A shot from a walk on the Sunday afternoon of week 43.
This Maple tree had lost almost all its leaves, there was a small group of leaves left in one spot that caught my eye.
This week’s Cosmic Photo Challenge is Circles.
I was in a retro mood this week and was using an old digital camera and four manual focus prime lenses. I was also planning on shooting with the intention of converting the shots to monochrome adding to the retro mood.
The monochrome plan fell through after a walk on Sunday afternoon when I left all the shots in colour. I spotted these stacked logs when heading in the grocery store Sunday morning. My plan was to look for a Circles image when I was in town but nothing caught my eye so made sure that my afternoon walk took me past the firewood.
Week 43 saw me in a retro mood. I packed my smallest camera bag with a decade old digital camera and four manual focus prime lenses with an age range of 35 years.
Most of the week was grey skies with rain or wet snow a lot of the time so my plan was to shoot with the intention of converting the shots to monochrome adding to the retro mood. On Sunday afternoon I went for a walk and ended up leaving the shots in colour.
I often pass this patch of Ivy on my walks but don’t remember it covering as much ground as it does now. I also don’t remember seeing drifts of fallen leaves amongst the Ivy before.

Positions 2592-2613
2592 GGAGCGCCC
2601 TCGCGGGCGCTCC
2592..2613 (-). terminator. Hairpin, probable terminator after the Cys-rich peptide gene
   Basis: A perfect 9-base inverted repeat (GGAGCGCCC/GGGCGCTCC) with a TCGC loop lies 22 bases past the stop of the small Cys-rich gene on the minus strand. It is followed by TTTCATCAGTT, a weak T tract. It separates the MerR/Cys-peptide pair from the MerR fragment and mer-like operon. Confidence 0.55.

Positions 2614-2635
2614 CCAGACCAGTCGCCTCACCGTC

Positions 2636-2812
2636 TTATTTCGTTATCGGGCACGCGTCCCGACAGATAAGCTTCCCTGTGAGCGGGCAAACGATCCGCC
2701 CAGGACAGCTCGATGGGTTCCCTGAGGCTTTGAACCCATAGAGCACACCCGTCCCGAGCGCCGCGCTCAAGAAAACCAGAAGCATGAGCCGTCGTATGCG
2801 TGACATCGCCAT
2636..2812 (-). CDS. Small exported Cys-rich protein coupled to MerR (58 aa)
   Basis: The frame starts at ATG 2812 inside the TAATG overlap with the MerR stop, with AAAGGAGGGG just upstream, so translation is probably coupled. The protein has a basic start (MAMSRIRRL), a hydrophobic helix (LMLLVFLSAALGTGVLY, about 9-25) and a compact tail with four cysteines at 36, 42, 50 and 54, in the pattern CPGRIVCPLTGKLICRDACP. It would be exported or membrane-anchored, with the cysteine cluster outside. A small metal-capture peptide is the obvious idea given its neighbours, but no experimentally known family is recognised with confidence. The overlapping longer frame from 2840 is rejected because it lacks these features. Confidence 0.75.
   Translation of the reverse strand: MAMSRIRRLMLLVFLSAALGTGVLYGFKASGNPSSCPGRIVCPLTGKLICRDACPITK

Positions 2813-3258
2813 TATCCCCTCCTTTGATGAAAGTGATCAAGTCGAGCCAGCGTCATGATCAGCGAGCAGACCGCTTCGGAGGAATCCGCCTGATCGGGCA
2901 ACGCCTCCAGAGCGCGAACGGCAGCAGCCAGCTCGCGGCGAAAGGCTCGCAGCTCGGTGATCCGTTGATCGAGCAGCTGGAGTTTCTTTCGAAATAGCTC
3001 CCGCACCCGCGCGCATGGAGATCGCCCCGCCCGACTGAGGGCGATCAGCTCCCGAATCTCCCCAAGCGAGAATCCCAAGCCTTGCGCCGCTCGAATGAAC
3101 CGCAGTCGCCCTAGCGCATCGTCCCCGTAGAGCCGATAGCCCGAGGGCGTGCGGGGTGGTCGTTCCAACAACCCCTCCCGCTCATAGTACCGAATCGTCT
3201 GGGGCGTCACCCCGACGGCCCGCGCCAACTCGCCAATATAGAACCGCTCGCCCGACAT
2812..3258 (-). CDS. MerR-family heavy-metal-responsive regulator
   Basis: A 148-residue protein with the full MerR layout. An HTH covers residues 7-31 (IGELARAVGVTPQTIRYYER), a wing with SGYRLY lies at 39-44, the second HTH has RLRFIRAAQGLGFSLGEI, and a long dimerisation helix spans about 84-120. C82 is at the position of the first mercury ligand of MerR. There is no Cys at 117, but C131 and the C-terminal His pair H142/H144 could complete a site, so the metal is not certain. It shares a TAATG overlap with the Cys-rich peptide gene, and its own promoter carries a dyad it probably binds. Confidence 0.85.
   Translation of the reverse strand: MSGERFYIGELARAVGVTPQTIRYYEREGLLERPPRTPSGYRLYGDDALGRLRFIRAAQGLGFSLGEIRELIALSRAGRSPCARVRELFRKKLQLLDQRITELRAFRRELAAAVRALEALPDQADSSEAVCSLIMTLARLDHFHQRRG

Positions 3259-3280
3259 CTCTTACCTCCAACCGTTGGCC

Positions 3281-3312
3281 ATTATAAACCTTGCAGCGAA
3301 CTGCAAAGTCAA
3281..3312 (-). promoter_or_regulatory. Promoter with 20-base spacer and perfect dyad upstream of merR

A second Fly Agaric post, Amanita muscaria is the scientific name for the mushroom.
Although classified as poisonous it hasn’t stopped slugs or snails eating part of the cap of the one on the right. You can just see the edge of eaten section slightly right of centre of the top of the cap.
At the same time, the reason it is called Fly Agaric in English is because in the past the mushroom was powdered into milk to kill flies in parts of Europe. Bug Agaric is an old alternative name for the mushroom for the same reason.
Colpoy’s Bay and the Niagara Escarpment.
One from the archives taken in Cheshire in the 1990s. Fly Agaric (Amanita muscaria) are the classic Toadstool beloved by illustrators of children’s stories.
But they’re far more interesting than that. With the red cap and white spots some people assume it’s highly poisonous. It is poisonous but human deaths from ingestion are extremely rare.
It contains psychoactive substances and some cultures have used it for its hallucinogenic properties. The mushroom was used as an intoxicant and entheogen by the indigenous peoples of Siberia.
I picked this shot because I like the way the Bracken fronds have wiped the white spots off a section of the cap. The white spots are the remains of a white veil that enclose the mushrooms when they emerge from the soil.